Sometimes albinism comes at you when you least expect it. I had been feeling very positive for the past few months since Emerson started walking and increasing his sign language. In fact, I had pretty much forgotten he had albinism - except for the occasional person who gives us long, dumb stares as we wrangle two kids with white hair in public. Even little Fionn is doing much better with focusing and smiling than we ever expected.
Then a few weeks ago we took the boys to the mall as a cure for cabin fever (mine and Emerson's). Emerson loves to climb up and down all the steps and play with the interactive video game that they project onto the floor to suck little kids (and their parents bearing wallets) into spending hours in the mall. After we had sufficiently worn him out, we were trying to make our way to the exit when Fionn announced that he needed to be fed - now. So we took Emerson to the children's playground area - an area I have dubbed "excellent birth control" - and took our seats on the bench covered in dubious stains while he joined the swarming children.
He jumped in with enthusiasm, but then was quickly knocked down to the ground by another 2-year-old. That boy's mother screamed at him from across the room to be more careful, so as he towered over a stunned Emerson, he began to pat his white hair. Emerson sat there, being petted like a dog, with his lower lip trembling in apprehension. Eventually he got to his feet and attempted to escape this strange situation- only to be immediately plowed into by another larger kid. Now the tears came full force and he looked around for us to rescue him. It was heartbreaking because I knew he had been knocked down because all the movement made it difficult for him to focus. And to make matters worse, we were only a few feet away, but he couldn't tell which parents were his.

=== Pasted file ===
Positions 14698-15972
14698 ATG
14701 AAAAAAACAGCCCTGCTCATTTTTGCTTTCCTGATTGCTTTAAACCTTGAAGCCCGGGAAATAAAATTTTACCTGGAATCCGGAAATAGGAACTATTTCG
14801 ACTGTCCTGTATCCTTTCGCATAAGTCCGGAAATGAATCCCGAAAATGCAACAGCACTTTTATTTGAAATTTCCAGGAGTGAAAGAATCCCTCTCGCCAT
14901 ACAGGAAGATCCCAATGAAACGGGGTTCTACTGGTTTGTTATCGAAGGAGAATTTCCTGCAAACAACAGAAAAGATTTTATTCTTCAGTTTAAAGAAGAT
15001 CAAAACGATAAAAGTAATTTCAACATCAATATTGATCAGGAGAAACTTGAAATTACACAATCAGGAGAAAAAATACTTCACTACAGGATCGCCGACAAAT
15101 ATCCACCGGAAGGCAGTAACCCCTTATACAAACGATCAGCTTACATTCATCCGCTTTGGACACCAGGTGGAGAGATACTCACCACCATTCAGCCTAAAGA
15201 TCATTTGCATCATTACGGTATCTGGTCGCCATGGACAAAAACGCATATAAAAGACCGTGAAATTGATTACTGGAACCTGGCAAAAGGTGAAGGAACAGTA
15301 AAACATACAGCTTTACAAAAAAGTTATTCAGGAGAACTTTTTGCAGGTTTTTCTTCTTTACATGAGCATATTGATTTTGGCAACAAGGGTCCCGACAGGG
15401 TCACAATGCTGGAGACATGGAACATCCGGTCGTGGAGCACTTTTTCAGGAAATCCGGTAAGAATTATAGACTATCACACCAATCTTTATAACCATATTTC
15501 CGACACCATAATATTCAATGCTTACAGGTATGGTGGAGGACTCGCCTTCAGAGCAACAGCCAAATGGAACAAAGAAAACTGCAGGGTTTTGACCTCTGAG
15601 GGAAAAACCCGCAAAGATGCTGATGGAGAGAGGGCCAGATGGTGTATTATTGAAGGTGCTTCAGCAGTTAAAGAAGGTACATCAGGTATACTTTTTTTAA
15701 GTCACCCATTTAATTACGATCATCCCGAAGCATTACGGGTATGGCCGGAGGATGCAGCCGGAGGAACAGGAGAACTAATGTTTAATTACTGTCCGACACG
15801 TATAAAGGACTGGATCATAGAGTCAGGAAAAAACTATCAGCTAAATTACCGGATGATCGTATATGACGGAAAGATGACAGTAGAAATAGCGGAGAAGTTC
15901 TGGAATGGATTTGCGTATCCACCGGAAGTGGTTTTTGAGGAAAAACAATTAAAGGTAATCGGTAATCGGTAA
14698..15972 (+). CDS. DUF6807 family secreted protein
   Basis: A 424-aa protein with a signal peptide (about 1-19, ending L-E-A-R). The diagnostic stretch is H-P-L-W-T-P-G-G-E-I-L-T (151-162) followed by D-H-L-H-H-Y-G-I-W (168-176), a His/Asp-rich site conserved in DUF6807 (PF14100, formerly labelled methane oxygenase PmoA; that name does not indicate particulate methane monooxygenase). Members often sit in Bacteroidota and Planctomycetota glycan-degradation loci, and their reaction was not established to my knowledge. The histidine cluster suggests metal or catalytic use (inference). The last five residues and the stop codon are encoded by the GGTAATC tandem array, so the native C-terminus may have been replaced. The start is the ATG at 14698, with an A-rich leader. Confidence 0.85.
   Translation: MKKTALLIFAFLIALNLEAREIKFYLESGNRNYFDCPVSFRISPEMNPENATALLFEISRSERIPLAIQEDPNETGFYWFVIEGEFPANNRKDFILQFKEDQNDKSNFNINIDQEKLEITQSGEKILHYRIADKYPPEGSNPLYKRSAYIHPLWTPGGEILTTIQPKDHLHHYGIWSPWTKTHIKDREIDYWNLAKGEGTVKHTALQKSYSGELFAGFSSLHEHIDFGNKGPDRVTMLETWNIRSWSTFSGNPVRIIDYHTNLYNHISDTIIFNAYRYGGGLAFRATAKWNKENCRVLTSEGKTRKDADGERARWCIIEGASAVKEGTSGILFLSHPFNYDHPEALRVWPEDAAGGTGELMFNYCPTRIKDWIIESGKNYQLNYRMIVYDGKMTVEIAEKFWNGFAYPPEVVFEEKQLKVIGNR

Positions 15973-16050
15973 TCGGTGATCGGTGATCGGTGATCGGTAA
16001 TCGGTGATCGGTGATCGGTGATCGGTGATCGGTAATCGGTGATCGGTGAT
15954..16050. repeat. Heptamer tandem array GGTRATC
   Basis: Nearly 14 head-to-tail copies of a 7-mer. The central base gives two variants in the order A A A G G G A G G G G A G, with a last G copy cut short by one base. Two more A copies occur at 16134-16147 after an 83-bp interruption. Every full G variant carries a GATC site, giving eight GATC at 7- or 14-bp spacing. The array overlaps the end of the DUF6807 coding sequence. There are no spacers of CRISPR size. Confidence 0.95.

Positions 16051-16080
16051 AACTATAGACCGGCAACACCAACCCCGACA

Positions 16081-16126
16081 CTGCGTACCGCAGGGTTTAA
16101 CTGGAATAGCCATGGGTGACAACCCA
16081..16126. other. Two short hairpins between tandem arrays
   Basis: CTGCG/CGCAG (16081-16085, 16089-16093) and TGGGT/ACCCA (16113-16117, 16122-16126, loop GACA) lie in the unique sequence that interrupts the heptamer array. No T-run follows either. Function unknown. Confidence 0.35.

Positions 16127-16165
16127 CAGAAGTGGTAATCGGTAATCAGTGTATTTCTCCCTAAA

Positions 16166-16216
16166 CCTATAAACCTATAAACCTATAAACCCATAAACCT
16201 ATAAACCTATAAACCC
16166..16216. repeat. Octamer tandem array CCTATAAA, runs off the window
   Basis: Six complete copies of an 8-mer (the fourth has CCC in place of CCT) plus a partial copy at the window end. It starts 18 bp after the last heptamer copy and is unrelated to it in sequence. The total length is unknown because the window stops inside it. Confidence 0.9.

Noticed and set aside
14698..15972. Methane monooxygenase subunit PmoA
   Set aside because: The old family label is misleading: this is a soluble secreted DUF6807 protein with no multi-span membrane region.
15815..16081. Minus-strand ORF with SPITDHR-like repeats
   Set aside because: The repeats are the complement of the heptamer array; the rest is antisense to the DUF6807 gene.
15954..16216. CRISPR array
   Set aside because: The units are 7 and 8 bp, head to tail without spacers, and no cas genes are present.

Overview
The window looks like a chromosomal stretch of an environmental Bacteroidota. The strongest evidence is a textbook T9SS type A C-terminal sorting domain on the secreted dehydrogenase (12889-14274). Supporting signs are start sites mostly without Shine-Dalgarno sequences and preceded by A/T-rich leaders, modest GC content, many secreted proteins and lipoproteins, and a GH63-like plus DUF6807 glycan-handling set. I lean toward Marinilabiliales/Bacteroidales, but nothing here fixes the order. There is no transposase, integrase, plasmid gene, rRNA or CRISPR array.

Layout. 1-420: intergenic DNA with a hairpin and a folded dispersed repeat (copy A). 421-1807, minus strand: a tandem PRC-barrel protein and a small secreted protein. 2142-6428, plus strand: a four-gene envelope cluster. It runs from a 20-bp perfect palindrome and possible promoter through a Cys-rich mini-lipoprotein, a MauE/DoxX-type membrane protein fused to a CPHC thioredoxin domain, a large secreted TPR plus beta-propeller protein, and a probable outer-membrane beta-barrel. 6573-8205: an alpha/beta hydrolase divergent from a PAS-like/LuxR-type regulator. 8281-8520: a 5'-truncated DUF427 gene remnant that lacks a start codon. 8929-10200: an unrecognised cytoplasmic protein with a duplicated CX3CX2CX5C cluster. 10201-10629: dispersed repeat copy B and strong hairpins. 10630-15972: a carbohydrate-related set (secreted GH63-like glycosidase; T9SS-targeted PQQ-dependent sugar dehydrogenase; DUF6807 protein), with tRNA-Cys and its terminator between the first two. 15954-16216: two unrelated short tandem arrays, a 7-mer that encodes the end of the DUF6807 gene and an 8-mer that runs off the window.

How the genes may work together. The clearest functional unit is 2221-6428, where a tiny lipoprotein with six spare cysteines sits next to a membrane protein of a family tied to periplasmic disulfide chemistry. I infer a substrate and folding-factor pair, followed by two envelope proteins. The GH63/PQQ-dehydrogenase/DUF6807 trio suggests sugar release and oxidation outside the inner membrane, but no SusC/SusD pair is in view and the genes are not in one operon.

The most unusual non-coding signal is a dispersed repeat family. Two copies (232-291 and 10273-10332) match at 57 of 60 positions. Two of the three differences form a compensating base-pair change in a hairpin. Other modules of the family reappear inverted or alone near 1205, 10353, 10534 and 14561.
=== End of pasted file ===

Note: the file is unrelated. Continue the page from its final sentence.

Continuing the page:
I was nursing Fionn, so Robbie ran out to get him and place him in an area where no kids were playing. This helped with the getting knocked down situation, but then he just looked so sad standing there all by himself. He must have thought so too because pretty soon he went looking for us again and again struggled to find us. As he broke into a second round of tears, Robbie swooped in once again.
There's nothing like these moments to slap you in the face and say "Hey, don't forget your kid is visually impaired." ugh.
On the bright side, Emerson has been keeping us laughing with some unusual new tricks. Like putting crackers in his toes and then using his toes to hurl the crackers to the dog. Or sneaking up to tickle me when I least expect it. Such a strange, funny little man.